Finn learned about AP much earlier than I did. In 1962, I was a 12th-grader in a California public high school with no AP courses. That same year, Finn was admitted to Harvard University with sophomore standing because of his success in several AP courses at the Phillips Exeter Academy in New Hampshire.
Finn is distinguished senior fellow and president emeritus at the Thomas B. Fordham Institute in Washington, and Scanlan is its research and policy associate. Their new book is “Learning in the Fast Lane: The Past, Present and Future of Advanced Placement.” It presents the good and the bad of AP’s growing grip on high school curriculums. It explains with lively wit how homework-hating teenagers have adjusted. It looks at AP under different conditions in Texas, New York, Ohio, Maryland and several big charter networks.
About 3 million AP students sit each year for 5 million tough exams, graded independently by professors and veteran teachers who don’t know and don’t care whether you were nice to your teacher in class. The 64-year-old program, the book said, “has quietly worked its way into the offerings of most public and private schools, the policies of many states and districts, the admissions and placement decisions of hundreds of universities, the educational aspirations of countless families, and the academic programs of innumerable college students.”
Finn and Scanlan said AP is “a nearly unique standard of rigor and quality for the K-12 system, a source of professional qualification for myriad teachers and — remarkable in these fractured and politicized times — a de facto national high school curriculum joined to a battery of exacting tests that are widely deemed ‘worth teaching to.’ ” Because it is not a government program, the authors noted, it has escaped the damage done to political projects such as the Common Core State Standards.
There are still difficulties. AP has competition from dual credit, also called dual enrollment or concurrent enrollment. Those are local college courses for high school students. They offer guaranteed credit for adequate work without requiring a terrifying three-hour exam. A few of the most selective colleges refuse to give credit for AP or do so only for top grades on the exam. Exam fees and teacher training costs can mount.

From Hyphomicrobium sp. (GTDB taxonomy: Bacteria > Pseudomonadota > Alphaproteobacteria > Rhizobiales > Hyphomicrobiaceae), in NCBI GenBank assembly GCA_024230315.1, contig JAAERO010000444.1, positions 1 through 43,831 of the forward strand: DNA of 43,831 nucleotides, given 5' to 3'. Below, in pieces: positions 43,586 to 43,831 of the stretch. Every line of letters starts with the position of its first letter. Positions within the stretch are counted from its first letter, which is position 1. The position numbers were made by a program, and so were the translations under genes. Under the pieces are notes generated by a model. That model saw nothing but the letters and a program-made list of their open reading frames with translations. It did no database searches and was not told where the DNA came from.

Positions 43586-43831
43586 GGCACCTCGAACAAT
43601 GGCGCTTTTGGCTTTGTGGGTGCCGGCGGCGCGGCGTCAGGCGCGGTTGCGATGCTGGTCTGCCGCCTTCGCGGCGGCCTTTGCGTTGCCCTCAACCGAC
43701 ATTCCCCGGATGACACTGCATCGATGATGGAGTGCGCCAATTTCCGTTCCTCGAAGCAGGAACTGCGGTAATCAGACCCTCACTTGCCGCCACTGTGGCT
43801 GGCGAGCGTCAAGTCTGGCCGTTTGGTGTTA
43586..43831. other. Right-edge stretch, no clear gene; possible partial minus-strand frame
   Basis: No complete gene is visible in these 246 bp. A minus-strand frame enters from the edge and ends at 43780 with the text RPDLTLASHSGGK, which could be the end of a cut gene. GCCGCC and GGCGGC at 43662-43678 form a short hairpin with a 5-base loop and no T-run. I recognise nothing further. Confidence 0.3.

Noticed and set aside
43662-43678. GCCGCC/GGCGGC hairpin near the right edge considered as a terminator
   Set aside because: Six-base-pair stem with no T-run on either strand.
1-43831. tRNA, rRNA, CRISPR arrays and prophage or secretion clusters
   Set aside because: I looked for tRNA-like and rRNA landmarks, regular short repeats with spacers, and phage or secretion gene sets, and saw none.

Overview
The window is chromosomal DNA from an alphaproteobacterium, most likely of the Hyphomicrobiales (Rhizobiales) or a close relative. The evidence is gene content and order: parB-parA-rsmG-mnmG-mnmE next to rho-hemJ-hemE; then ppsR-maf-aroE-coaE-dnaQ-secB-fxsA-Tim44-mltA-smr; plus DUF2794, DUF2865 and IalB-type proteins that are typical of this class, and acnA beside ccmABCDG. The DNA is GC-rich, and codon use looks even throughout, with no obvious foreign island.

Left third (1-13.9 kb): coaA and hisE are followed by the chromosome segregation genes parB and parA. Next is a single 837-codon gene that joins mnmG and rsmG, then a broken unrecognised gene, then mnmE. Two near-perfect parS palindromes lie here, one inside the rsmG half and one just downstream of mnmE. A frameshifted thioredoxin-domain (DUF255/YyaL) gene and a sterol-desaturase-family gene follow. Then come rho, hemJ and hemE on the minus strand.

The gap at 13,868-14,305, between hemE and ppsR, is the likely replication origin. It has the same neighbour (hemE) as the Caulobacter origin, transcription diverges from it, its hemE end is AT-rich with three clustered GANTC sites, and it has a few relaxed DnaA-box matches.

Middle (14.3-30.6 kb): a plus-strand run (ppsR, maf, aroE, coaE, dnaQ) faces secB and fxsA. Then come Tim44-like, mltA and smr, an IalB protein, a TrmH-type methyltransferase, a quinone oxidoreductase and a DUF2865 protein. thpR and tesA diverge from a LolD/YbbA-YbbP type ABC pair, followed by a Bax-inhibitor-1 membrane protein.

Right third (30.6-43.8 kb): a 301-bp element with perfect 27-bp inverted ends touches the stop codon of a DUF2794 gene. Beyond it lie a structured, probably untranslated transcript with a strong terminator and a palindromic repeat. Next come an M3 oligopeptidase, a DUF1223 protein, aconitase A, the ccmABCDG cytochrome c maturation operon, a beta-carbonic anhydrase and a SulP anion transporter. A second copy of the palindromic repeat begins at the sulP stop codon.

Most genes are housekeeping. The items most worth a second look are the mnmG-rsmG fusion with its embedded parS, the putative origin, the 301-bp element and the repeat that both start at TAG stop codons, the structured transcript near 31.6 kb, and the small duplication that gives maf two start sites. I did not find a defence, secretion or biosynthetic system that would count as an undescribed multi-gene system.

The nonprofit College Board runs the program. You think its SAT and PSAT tests are a bigger deal? Finn and Scanlan say no: “We estimate that fees from AP tests and instructional materials make up about 47 percent of the College Board’s total revenue (which means they brought in some $446 million in 2016), more than it now receives from the rest of its vast catalog of assessments, including the high-visibility SAT.”
What about the seven prestigious Washington-area private schools that announced they are dropping AP? They are a rounding error compared with the surge of private schools into AP, from 3,085 in 2006 to 5,179 in 2018. The defection of the “Washington Area Seven,” the authors said, “is a mouse alongside the fattening hippo of schools” adding AP.
Finn and Scanlan discovered one factor I have not found in any stories about AP, including mine. They said some private school heads have confessed that “the rigorous marking of AP exams actually helps them and their teachers push back against grade inflation and withstand pressure from aggressive parents to elevate their children’s report cards.”
The College Board has persuaded many state legislatures to require state university credit for scores of at least 3 on the 5-point AP test. That makes the program vulnerable to political winds. What happens if some professors object and legislators decide it’s unfair to insist on credit for 3s, and revoke that rule? If students cannot rely on credit for a 3 or even a 4, they might turn instead to what the authors call “the cheaper, easier, and more assured path of dual credit.”
Having read this fine book, a student could write an insightful essay on the program’s strengths and weaknesses. What of AP’s future? That’s beyond the purposes of the exam.